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Speeches by Richard W. Fisher

Implications of Renminbi Internationalization for the U.S. and the Global Economy (With Reference to Wu Yi, Being Manufactured in China, Yang Rui, Deng Xiaoping and Avoiding the Middle-Income Trap)

Remarks before the 21st Century China Program at the University of California, San Diego
La Jolla, California · June 7, 2012 · Speech in MandarinPDF

I am honored to speak at this conference on the internationalization of the renminbi. It is a very timely topic, particularly since China has recently accelerated the pace of currency reform. Before I delve into these weighty matters, however, I’d like to mention my embryonic connection to the People’s Republic of China (PRC).

‘Manufactured in China’

In 1948, my father, accompanied by my mother, was sent to Shanghai to collect a dollar payment owed to the U.S.-based Spazier Chemical and Soap Co. They left the Peace Hotel and Shanghai right before the People’s Liberation Army closed the port, my father with payment in hand and my mother with child; I was born in Los Angeles five months later. It is thus no exaggeration to say that I have literally had an interest in China my entire life, something that my Chinese interlocutors have wryly noted. When I was deputy U.S. trade representative helping Charlene Barshefsky negotiate China’s accession to the World Trade Organization (WTO), Madam Wu Yi—the tough-as-nails “Iron Lady” of China—used to say, “I like Ambassador Fisher because he was manufactured in China.”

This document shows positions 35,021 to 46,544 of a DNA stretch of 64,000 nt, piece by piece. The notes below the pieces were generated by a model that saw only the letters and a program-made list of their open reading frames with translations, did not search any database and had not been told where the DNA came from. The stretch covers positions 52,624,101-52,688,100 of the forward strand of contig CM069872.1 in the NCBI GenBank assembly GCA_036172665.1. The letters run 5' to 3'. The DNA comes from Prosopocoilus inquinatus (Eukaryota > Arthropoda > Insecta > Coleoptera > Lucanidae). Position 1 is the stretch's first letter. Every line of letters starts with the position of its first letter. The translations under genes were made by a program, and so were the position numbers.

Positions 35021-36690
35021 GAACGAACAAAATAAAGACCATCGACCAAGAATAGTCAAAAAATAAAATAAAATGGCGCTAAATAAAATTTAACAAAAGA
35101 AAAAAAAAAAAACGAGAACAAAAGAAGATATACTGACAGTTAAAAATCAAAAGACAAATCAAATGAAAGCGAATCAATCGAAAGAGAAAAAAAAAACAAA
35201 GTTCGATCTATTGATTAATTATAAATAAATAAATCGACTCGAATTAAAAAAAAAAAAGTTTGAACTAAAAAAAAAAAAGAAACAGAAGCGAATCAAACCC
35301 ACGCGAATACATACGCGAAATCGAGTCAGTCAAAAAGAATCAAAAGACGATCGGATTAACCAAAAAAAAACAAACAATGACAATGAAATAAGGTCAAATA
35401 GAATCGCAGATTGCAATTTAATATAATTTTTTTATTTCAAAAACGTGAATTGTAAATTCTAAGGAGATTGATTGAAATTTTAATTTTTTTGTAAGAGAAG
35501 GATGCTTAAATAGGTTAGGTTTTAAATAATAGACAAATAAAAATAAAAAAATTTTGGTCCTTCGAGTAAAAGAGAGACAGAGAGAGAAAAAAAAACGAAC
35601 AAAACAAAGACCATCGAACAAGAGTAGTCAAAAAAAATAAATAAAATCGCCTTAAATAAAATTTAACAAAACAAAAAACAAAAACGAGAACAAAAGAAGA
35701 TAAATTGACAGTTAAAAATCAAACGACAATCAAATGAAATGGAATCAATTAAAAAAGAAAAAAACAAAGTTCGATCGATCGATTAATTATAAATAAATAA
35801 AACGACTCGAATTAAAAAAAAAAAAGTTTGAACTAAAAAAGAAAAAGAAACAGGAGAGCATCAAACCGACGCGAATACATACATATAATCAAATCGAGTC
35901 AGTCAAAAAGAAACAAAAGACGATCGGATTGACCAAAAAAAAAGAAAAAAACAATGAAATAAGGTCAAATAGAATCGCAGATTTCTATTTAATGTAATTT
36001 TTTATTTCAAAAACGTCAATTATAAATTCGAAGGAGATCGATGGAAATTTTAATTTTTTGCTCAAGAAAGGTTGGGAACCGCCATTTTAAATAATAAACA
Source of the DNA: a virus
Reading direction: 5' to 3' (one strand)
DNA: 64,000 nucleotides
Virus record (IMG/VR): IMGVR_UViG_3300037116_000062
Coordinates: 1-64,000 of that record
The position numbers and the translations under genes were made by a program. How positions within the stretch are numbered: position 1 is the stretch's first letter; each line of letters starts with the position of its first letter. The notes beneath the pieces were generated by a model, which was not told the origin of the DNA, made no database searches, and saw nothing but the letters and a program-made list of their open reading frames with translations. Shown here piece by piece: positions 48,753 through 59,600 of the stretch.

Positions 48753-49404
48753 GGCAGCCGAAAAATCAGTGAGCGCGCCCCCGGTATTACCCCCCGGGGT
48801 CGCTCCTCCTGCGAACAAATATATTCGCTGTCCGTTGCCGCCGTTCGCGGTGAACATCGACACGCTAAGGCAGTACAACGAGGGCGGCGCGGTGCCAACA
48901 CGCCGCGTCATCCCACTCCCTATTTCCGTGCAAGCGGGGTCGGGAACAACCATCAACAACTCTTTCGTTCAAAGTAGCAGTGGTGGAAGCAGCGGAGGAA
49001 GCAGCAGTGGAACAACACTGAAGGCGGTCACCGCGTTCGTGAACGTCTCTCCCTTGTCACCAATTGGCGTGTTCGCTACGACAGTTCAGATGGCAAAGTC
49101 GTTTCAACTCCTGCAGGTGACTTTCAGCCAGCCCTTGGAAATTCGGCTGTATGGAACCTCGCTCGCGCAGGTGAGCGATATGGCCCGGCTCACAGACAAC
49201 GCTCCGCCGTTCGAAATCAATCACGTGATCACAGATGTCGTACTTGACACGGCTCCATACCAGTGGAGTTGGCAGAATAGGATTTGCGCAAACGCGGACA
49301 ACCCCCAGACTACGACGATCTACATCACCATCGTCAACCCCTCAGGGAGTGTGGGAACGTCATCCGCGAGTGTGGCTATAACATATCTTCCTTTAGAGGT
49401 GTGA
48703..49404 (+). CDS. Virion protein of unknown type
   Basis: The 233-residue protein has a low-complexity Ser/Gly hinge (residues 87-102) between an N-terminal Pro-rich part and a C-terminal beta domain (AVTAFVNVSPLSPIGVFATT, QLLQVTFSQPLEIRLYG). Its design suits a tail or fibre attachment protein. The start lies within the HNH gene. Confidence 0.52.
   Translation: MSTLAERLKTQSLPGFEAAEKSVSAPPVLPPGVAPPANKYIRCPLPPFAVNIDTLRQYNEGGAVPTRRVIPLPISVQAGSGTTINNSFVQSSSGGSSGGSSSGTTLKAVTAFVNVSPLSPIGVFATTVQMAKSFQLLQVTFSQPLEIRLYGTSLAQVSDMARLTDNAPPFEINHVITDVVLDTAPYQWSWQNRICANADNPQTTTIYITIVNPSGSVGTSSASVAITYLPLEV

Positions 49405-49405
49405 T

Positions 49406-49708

Susan [Shirk], I am grateful for your invitation to let a lifetime China watcher speak here today.

This afternoon, I will discuss the prospects for the internationalization of the renminbi and conclude with some thoughts on the implications for the United States going forward. For those of you who are up-to-the-minute in touch with all matters Chinese, I trust nothing I say will make its way into Yang Rui’s microblog or feed the suspicions of the editors of the People’s Daily (and please note that I am from Texas, not Oklahoma!).[1], [2] I seek neither to “demonize” nor impose a “colonial” view on China, nor do I wish to fawn over her. My comments today merely draw upon the facts, from lessons learned as a student of economics and from my personal experiences in China.

Most of you are aware that China announced a series of foreign exchange policy measures in the past couple of months. The renminbi’s daily trading band around the U.S. dollar has widened from 0.5 percent to 1 percent. In addition, HSBC recently placed 2-billion-yuan bonds in London, the first renminbi bond issue outside mainland China and Hong Kong.[3] China now allows some domestic banks to hold overnight long positions of renminbi. In other words, these banks can short foreign currencies, such as the dollar, if they wish. All of these policy changes demonstrate China’s determination to reform its exchange-rate policy and, I believe, its ultimate ambition to transform the renminbi into a leading global currency.